Mobile money is fast blossoming in Africa, boosted by rising mobile adoption across the continent, but in Zimbabwe—which is battling a severe financial crunch—the most common cash-in and cash-out functionalities have just been killed off as the government battles to contain the country’s economic crisis.
Cash-out is process of converting mobile wallet balances into hard cash while cash-in refers to the process of depositing cash into a mobile wallet. Mobile money agents facilitate these processes and normally, the agents have to get the cash from banks against their mobile money balances which are referred to as “float”. These agents then act as mini banks, basically facilitating deposit or withdrawal of cash (cash-in and cash out respectively) by account holders from mobile wallets.
These functionalities, in addition to sending and receiving money as well as payments at supermarkets and other merchants and cross transfers from and into bank accounts constitute the most impactful financial inclusion use cases that mobile money is hinged on across Africa. Success cases also include Kenya and Tanzania while MTN is ready to roll out mobile money in Nigeria.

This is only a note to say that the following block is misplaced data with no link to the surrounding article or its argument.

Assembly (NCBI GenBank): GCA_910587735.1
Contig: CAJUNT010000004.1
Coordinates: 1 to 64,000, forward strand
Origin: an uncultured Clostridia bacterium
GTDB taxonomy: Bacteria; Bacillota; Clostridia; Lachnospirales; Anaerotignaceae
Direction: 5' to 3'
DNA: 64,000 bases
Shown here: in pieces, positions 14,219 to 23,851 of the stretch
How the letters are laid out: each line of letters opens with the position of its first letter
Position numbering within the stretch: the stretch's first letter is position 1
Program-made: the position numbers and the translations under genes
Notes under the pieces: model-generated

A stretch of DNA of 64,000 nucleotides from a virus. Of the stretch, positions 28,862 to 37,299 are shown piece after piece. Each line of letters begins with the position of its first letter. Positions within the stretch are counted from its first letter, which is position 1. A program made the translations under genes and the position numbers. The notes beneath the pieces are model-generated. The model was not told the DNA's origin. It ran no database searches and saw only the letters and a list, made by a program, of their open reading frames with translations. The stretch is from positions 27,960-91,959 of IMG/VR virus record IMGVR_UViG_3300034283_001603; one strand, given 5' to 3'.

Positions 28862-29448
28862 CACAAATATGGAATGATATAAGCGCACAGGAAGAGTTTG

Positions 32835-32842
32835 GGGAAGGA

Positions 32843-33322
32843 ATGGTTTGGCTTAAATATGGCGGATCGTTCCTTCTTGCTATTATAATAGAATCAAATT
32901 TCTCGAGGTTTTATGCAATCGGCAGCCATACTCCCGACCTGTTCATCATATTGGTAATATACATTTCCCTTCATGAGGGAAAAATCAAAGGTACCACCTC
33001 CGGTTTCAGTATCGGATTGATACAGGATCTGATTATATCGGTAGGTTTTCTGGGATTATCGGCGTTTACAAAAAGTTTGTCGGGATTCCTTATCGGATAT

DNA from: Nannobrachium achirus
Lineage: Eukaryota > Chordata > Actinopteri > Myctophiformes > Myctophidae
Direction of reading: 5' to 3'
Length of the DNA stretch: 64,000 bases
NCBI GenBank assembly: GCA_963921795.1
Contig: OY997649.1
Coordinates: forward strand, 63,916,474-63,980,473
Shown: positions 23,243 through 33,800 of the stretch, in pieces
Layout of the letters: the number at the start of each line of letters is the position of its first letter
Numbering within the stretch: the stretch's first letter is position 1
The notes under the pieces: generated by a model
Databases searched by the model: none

Yet in Zimbabwe, cash-in and cash-out has just been killed off by the government, because authorities have concluded the functions are being abused. Zimbabwean mobile money agents, mostly with the dominant EcoCash platform, have been capitalizing on cash shortages in Zimbabwe to buy cash for re-sale to mobile wallet holders at a premium of up to 50%. This means that when trying to access funds in your mobile wallet through the agents, one would only get about 50% of their balance.
This has given rise to the high premiums on cash and also occasioned heavy discounts for cash purchases in retail outlets. However, the Reserve Bank of Zimbabwe justified the freeze on mobile money cash-in and cash-out functionalities, saying on Monday “some economic agents are engaging in illegal activities abusing the cash-in and cash-out facilities” which was compromising national payment systems.
Large chunks of the country’s economy runs through electronic systems and mobile money, which is dominated by Econet’s Ecocash with 95% market share. It’s estimated around 5 million transactions a day moving more than $200 million.
Most recently Ecocash has struggled to maintain the mobile money system working round the clock as the country has been hit with electricity shortages which have forced it to consider options including Tesla Powerwall storage batteries.